Friendly fraud has complicated this process for all parties. It forces the issuing bank to request more evidence and conduct more research to decide if a chargeback is truly warranted. In many cases, the bank may reject a chargeback claim outright if there isn’t enough evidence. It may also suspect friendly fraud, particularly if the cardholder has requested multiple chargebacks in the past. 

How to Prove that Your Case Is Not Friendly Fraud?

The burden of proof for friendly fraud usually falls on the customer filing the complaint. However, because of the rapid increase in chargeback fraud due to the explosion of e-commerce, particularly due to the COVID-19 pandemic, issuing banks will expect more compelling evidence than in the past. They will also not be as quick to accept a chargeback request.

To improve your chances of success in the chargeback process, you will need the following: 

  • Photos or screenshots of the product or service
  • Terms and conditions issued by the merchant
  • Any relevant contracts you might have signed
  • A copy of all communications with the merchant or broker
  • A screenshot of product descriptions, promises and guarantees
  • Proof of the transaction 
  • A timeline of your dealings with the merchant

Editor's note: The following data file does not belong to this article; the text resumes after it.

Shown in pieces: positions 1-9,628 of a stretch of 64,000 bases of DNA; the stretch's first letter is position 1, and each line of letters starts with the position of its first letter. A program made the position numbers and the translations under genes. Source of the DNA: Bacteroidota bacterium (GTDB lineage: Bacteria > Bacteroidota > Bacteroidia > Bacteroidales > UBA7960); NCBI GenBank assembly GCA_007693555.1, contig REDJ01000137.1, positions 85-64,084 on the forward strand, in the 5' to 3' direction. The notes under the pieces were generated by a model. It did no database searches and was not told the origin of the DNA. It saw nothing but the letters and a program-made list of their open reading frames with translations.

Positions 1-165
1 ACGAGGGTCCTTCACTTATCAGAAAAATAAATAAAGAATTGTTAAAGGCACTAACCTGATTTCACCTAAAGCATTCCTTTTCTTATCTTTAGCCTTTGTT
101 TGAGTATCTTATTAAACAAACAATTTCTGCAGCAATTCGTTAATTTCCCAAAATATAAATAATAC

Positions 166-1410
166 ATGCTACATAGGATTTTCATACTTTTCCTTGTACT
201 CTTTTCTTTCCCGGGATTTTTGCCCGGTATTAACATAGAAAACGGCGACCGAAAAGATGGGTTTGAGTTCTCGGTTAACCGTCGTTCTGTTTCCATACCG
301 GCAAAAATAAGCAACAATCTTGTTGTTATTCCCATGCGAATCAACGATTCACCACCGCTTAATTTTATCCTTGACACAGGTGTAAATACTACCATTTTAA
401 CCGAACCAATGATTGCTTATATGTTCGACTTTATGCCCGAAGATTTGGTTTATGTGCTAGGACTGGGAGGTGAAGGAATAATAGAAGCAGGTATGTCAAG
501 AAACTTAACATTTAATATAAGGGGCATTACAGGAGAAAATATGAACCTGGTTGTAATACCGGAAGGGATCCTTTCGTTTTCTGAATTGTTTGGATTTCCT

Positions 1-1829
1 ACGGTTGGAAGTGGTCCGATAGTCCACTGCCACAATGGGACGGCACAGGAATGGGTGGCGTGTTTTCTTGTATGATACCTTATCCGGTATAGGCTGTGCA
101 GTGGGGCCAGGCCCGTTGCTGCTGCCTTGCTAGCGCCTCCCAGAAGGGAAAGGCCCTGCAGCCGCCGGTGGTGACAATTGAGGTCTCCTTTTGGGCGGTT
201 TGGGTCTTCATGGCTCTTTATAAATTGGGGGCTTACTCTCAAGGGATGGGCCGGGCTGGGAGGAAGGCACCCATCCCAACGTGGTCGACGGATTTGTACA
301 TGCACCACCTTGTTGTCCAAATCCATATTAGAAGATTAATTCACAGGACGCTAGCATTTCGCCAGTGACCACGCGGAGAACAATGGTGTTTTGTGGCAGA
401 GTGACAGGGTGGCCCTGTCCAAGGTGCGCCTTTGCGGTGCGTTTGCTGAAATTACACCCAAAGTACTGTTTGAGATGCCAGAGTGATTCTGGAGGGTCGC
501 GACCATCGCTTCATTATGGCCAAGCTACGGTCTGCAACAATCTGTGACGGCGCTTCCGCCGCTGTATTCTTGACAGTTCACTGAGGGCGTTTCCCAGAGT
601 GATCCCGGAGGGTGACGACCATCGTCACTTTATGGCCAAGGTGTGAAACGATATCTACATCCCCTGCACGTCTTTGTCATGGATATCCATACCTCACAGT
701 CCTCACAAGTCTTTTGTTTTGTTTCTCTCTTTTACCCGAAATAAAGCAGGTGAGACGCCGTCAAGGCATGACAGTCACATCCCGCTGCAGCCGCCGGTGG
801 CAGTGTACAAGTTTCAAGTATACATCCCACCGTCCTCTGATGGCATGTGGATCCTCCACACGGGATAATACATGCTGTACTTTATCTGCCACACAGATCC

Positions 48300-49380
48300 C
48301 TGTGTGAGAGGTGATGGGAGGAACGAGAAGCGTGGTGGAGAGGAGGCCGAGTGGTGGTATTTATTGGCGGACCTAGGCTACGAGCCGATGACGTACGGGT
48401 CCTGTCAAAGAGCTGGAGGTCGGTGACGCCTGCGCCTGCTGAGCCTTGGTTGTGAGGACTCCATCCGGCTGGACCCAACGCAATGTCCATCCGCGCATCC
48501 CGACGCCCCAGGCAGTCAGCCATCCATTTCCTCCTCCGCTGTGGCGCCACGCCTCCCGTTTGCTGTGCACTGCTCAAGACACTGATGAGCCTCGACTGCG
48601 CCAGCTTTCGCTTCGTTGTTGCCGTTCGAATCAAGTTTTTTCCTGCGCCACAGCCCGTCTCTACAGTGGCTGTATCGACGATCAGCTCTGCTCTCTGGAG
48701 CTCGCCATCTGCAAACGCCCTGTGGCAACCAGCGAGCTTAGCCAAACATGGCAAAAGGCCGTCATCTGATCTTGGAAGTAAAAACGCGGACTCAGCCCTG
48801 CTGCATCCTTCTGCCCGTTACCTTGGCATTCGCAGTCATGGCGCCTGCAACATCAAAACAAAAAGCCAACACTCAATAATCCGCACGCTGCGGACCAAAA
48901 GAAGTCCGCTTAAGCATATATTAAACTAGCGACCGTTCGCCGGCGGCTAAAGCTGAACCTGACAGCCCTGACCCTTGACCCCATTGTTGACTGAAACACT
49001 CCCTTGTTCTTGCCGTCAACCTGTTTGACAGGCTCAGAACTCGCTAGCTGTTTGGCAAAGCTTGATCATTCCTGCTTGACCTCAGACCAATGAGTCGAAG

• An expert fund recovery service

This is just a partial list of what you will need to prove your chargeback request is not friendly fraud. The item or product must be shown to have been defective or inadequate. You should be ready to return the item to demonstrate it. To prove that a service is unsatisfactory or fraudulent, you will need unimpeachable documentation, since a service, unlike goods, is not physical. 

How MyChargeBack Will Help

Find a fund recovery agency with a solid reputation, understands how to negotiate with banks, and has vast experience with the chargeback process. They can validate your claims, remove suspicion of friendly fraud and improve your chances of fund recovery success. 

MyChargeBack has engaged with more than 800 banks around the world. We understand the concerns of banks and present our clients’ cases in using the professional jargon that bankers understand. We have a long track record of success and work for our clients even in the most complex chargeback cases. Talk to MyChargeBack professionals today and take the first step toward chargeback success.